Tuesday, March 16, 2010

Kaplan on AFG

From The Atlantic, Robert D. Kaplan has a must-read article. It is long - but spot on and worth your time.

You need to read the whole thing - those I find that resonate the most with me are bolded.
“Look, this isn’t easy,” he sighed. “Afghanistan for years got worse and worse, and the coalition sometimes lagged behind the reality of the situation.” Because the country is so decentralized, he explained, it is extraordinarily complex, with a different tribal and sectarian reality in each district. But then he ticked off ways the war could be won. “The insurgency is only fundamentally effective in the Pashtun belt. The critical part of the population is where the water and the roads are. People near water are more important economically: along the Helmand and Kabul rivers. You secure these areas, and you take the oxygen out of the insurgency.”
He continued, talking about developing a corps of Afghan-area experts within the United States military akin to the American “China hands” of the early and mid-20th century, and “British East India Company types” who went out for years and learned the local languages. His command sergeant major, Mike Hall of Avon Lake, Ohio, said that when McChrystal selected his team of generals and colonels to come with him to command the International Security Assistance Force (ISAF) in Afghanistan in June 2009, he more or less told them to “get out of the deployment mentality—that they would be in-country for 18 months, two and a half years, for the duration, however long it took to win.”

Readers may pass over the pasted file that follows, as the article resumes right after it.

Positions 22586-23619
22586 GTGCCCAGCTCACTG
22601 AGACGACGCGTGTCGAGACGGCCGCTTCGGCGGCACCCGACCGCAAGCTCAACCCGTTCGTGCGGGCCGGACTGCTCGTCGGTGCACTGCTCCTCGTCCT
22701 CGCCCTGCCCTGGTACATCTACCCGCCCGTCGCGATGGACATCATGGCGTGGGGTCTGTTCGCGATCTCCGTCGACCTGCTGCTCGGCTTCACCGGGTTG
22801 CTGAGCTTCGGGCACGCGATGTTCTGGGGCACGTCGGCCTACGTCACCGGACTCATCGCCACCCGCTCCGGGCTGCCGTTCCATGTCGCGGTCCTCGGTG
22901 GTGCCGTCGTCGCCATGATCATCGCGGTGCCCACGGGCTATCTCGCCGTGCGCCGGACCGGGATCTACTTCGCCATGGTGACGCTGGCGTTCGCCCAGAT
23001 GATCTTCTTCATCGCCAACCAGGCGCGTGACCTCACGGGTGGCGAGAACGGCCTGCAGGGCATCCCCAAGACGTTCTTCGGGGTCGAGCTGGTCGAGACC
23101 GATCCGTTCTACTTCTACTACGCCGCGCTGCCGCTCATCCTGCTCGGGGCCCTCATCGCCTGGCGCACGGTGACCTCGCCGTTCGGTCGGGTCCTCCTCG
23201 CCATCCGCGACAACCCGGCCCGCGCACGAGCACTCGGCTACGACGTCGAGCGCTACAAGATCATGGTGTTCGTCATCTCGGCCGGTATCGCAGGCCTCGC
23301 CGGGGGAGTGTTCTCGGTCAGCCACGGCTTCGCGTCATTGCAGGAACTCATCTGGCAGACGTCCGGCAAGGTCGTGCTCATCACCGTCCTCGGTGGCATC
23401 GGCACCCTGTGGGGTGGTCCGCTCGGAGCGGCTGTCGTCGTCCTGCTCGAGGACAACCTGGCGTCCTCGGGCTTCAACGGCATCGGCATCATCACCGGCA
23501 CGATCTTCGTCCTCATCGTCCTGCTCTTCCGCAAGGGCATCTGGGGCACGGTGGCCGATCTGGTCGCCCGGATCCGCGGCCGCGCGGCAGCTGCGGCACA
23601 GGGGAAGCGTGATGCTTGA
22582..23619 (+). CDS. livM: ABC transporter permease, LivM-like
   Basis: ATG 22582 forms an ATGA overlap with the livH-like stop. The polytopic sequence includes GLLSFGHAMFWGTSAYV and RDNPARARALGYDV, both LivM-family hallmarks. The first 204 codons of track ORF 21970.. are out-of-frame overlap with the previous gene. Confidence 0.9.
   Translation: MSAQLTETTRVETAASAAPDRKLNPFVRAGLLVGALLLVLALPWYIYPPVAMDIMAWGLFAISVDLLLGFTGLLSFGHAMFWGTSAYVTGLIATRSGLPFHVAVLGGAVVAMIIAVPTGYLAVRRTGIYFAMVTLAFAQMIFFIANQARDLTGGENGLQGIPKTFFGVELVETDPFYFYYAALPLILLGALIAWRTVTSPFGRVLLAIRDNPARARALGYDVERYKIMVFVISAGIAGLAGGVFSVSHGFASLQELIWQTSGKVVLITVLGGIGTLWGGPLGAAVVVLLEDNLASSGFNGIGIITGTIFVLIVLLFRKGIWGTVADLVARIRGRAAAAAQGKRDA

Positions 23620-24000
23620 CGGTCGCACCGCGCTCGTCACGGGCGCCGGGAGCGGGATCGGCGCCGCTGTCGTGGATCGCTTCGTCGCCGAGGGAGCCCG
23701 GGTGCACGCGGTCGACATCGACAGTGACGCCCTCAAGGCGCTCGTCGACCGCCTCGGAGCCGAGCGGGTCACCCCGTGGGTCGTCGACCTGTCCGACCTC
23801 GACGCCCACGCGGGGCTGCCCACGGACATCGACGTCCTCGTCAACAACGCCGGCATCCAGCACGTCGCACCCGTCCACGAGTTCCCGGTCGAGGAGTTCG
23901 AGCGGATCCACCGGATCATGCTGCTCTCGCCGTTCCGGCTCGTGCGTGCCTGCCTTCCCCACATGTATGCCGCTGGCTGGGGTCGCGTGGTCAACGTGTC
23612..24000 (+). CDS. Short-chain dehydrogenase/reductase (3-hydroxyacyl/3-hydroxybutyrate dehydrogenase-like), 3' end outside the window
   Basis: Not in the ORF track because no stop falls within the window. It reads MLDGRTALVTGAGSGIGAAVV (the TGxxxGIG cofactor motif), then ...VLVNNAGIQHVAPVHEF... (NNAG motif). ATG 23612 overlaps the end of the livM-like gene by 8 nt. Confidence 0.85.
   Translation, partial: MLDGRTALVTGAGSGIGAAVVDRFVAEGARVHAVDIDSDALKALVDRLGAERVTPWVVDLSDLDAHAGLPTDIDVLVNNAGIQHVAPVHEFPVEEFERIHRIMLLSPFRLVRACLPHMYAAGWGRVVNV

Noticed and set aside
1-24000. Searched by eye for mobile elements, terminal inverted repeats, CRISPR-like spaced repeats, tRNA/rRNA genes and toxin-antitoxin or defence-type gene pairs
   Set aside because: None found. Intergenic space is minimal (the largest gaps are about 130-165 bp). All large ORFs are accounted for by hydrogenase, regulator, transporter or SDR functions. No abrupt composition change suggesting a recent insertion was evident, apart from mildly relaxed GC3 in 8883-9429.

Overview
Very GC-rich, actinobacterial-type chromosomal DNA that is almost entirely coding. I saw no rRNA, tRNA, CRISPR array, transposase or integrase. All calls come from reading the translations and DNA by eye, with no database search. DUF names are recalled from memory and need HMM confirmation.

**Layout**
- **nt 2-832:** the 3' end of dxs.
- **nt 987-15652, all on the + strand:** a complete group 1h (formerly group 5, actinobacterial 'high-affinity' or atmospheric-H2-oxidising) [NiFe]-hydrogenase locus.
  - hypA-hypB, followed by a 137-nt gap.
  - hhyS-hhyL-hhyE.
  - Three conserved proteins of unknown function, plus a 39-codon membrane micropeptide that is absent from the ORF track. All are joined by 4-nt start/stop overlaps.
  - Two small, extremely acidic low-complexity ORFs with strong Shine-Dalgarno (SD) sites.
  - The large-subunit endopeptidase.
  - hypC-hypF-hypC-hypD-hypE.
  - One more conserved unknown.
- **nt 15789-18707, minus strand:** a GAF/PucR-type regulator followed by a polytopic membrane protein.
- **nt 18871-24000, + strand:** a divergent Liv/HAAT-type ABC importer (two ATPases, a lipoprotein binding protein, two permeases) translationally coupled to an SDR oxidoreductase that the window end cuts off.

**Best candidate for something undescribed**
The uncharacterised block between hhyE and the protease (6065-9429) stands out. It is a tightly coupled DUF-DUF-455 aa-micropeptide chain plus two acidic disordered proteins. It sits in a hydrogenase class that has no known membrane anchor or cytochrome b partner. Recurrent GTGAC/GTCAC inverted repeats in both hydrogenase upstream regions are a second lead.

Afghanistan: a country whose citizens have a life expectancy of 44 years and a literacy rate of 28 percent (far lower among women), and only a fifth of whose population has access to clean drinking water. Out of 182 countries, Afghanistan ranks next to last on the United Nations’ Human Development Index (just ahead of Niger). Iraq, on the eve of the U.S. invasion, was ranked 126th; its literacy rate hovered around 70 percent.
Afghanistan’s problems on a developmental level are not only more profound than Iraq’s, but vaster in scope, as Afghanistan encompasses 30 percent more land. Consider, also, that 77 percent of Iraqis live in urban areas (concentrated heavily in Baghdad), so reducing violence in Greater Baghdad had a calming effect on the entire country; in Afghanistan, urbanization stands at only 30 percent, and so counterinsurgency efforts in one village may have no effect on another.
“Afghanistan was a cakewalk in 2001 and 2002,” says
Sarah Chayes, former special adviser to McChrystal’s headquarters. “We started out with a country that hated the Taliban and by 2009 were driving people back into the arms of the Taliban. That’s not fate. That’s poor policy.” We enabled an administration, led by Hamid Karzai, that is less a government than a protection racket, in which bribery is the basis of a whole chain of transactions, from small sums paid to criminals at roadblocks in the south of the country to tens of millions of dollars smuggled out of the Kabul airport by government ministers. The myth is that the absence of governance in Afghanistan creates a vacuum in which the Taliban thrive. But the truth, as Chayes explains, is the opposite. Karzai governs everywhere in the revenue belt, synonymous with Pashtunistan, in the south and east of the country: the Taliban succeed in these very places, not because of no governance but because of corrupt and abusive governance.